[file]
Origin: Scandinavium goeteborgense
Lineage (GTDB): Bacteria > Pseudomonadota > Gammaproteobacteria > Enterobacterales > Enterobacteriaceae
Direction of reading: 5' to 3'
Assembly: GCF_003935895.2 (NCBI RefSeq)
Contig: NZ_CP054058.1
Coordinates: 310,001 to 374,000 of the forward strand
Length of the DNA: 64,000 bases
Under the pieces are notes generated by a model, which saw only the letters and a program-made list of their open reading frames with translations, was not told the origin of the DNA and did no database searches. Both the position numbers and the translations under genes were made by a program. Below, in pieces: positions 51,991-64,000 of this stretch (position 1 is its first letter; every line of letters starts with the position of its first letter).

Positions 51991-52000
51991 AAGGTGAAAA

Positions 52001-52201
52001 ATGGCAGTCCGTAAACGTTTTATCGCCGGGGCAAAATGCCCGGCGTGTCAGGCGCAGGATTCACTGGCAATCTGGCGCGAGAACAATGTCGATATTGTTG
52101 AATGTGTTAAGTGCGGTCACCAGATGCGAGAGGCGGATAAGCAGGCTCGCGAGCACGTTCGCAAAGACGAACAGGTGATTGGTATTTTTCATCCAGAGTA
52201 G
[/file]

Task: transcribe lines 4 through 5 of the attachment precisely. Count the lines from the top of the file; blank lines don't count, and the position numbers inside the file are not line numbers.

Assembly: GCF_003935895.2 (NCBI RefSeq)
Contig: NZ_CP054058.1